A Rich Service History
A sanctuary for over a century
The land this home has been built on was purchased from a family with two generations serving in WWI and WWII, and for over 100 years, Freshwater was where they came home to.
Where it all began
In 1906, 18-year-old Laura Faviell purchased the land of 23 Carrington Parade and built her home a few years later in 1912. In the following years, Laura met and married Herbert Edwards and they travelled to England for their honeymoon in March 1914. With the outbreak of the First World War, Laura and Herbert stayed in the UK and both served, Laura as an Army Nurse stationed in London, Egypt, Belgium and France. On 16th September 1915, Laura and Herbert became the proud parents of David Herbert Edwards.
David Herbert Edwards
In 1920, Laura returned to her Freshwater home with David, where he spent his childhood years growing up next to the beach and in the close-knit community. In their garden was a pine tree that David often played in as a child, and he watched it grow for 50 years. In July 1942, David enlisted as a Bombardier in the Australian Army in the Second World War and served until September 1945.
The Pine Tree
In the 1940s, Laura became a published poet and writer, and while she remained home and thought of her sons at war, she wrote a poem about the pine tree in their garden. 30 years later, the pine tree was unfortunately removed in the interests of public safety, but the poem was published in the Manly Daily on Saturday 14th March, 1970 in memory of the local landmark.
In 1951, David’s mother Laura introduced him to a lady called Rita Kronbergs, whom she had met on the Manly ferry one day. A year later, David and Rita were married, and in the years following, David served in the Merchant Navy until 1959. In 1954 the Freshwater home was passed down a generation and became a part of David and Rita’s lives for over 60 years.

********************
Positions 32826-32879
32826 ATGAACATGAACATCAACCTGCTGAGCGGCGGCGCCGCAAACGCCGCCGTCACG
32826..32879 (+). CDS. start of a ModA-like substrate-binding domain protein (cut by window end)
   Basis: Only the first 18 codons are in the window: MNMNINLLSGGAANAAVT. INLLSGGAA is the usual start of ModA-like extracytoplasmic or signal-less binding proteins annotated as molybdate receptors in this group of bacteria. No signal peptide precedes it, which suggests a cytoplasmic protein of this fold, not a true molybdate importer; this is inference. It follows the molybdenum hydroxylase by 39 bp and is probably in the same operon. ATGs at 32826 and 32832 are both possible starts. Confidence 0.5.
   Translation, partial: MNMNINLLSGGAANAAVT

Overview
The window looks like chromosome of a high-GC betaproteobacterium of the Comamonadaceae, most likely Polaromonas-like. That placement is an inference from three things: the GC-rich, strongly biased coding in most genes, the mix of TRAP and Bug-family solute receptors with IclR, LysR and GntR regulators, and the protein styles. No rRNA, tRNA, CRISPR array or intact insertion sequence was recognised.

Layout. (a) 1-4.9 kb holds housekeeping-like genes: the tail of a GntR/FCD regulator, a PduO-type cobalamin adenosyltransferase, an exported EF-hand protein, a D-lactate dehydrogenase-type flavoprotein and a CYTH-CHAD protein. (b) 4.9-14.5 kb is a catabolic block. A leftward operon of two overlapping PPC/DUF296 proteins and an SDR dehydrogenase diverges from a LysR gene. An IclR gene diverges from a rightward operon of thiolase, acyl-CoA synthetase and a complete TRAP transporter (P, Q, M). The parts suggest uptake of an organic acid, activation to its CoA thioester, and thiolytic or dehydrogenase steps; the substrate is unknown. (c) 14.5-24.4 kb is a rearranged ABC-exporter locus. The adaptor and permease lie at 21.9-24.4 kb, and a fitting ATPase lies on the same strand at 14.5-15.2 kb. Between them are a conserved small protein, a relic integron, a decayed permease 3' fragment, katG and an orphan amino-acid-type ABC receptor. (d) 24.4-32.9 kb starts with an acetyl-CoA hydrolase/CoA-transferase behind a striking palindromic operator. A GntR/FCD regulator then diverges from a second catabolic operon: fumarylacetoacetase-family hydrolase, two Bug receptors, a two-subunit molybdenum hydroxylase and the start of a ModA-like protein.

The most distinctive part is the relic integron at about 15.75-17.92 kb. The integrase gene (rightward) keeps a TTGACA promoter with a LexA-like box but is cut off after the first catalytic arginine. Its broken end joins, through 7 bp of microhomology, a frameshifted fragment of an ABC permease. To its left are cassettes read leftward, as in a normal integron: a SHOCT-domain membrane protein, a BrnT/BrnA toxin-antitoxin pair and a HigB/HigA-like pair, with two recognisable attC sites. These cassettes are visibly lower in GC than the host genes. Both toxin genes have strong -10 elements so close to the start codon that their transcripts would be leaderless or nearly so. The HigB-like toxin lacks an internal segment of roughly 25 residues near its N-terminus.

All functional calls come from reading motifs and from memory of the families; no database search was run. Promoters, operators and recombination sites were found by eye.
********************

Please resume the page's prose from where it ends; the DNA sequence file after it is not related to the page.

A pillar of the Freshwater community
In 2013 Freshwater lost a pillar of their community when Rita sadly passed away just three weeks before her 100th birthday. As her neighbour for over 50 years, the Lang family not only shared a garden with Rita, but became her family. Gabriella Lang shares her precious memories , “David and Rita were more than wonderful neighbours – they became much loved members of our family. Rita was very happy living in Freshwater and often said ‘I live in paradise!’ as she looked out of her window onto the ocean. I know she would be absolutely delighted to know it is now being used to raise money for such a worthy cause. I cannot think of a better and more fitting legacy for Rita and David.”
In memory of the Edwards family, RSL Art Union is pleased to be able to pass on this new home that has been built on a foundation of a rich service history.